John Wesley Jarvis
John Wesley Jarvis was as well-known for his eccentric personality and dress as he was for his talent as a portrait and landscape painter.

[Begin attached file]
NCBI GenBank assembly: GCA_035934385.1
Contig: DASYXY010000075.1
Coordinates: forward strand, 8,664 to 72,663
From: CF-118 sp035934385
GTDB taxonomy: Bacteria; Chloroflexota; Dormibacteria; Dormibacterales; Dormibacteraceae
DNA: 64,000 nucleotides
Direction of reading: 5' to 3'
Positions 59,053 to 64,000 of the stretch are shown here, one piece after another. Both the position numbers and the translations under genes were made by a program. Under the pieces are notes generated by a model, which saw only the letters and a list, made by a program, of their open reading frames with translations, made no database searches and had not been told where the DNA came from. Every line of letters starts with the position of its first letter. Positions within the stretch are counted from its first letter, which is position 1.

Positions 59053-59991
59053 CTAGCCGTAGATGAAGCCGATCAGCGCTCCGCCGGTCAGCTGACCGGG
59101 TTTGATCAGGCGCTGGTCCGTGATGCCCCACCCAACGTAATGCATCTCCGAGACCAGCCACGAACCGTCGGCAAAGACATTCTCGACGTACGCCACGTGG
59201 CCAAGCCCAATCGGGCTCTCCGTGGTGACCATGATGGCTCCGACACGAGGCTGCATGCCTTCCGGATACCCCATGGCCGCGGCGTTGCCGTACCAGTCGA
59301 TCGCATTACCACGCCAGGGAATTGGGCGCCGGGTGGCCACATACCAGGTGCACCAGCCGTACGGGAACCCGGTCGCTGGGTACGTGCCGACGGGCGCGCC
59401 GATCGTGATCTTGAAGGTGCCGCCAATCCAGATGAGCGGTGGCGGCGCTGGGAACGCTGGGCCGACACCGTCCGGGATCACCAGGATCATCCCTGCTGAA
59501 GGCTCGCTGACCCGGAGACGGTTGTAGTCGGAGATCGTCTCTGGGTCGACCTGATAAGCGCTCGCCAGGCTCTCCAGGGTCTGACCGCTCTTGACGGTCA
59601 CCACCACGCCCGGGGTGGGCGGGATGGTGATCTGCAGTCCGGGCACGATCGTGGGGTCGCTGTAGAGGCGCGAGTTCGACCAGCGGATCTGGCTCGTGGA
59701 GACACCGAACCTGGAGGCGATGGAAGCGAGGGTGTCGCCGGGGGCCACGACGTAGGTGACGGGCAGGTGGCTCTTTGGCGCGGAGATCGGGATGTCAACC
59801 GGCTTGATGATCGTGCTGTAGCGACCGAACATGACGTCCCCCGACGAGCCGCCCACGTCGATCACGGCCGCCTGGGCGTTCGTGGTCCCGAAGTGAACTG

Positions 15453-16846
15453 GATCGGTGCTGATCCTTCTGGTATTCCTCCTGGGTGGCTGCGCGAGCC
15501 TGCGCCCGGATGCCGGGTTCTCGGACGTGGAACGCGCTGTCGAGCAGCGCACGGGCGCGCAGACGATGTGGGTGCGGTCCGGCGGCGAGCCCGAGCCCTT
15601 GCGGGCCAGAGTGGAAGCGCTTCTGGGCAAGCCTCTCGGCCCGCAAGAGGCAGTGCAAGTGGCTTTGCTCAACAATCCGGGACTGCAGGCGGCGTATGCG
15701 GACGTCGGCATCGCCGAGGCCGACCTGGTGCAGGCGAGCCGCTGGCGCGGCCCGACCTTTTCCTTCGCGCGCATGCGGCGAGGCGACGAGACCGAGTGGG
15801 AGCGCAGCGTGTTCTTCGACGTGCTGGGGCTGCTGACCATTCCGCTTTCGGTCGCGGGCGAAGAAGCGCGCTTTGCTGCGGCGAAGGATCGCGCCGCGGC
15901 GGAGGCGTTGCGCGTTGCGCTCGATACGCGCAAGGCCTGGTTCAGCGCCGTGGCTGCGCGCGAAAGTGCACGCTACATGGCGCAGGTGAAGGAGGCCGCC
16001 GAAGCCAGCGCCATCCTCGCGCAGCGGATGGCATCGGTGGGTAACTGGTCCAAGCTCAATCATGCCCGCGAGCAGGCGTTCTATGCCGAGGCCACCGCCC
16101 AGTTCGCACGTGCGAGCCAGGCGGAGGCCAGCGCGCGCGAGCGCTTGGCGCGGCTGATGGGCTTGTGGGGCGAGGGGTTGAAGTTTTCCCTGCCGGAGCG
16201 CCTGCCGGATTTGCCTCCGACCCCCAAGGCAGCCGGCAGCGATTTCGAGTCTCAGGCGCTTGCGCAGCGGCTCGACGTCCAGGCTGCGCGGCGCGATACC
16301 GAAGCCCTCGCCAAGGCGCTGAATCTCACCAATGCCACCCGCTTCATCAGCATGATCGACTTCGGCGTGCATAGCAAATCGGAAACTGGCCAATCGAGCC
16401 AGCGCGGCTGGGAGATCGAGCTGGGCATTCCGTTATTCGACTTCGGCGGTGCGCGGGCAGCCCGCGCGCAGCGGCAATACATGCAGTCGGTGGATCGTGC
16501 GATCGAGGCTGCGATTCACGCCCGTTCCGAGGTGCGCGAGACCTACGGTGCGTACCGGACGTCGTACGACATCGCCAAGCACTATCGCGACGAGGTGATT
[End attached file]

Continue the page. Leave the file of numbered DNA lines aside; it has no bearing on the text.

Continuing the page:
Painter John Wesley Jarvis spent the first five years of his life in England under the care of his great-great uncle, John Wesley, the influential and colorful founder of Methodism. Jarvis was also well known for a colorful personality, and the combination of his artistic talent and flamboyant lifestyle resulted in an extremely successful New York portrait studio. Looking to extend his business, he left New York frequently on painting expeditions, including at least five winters spent in New Orleans between 1820 and 1834. Fellow New Orleans artist John James Audubon described Jarvis as “an Original, and a Craked [sic] man,” and as having once worn a large magnolia boutonniere with a young alligator nestled in the flowers. He suffered a stroke in New Orleans in early 1834 and returned to New York, partially paralyzed and unable to work, where he died in poverty six years later.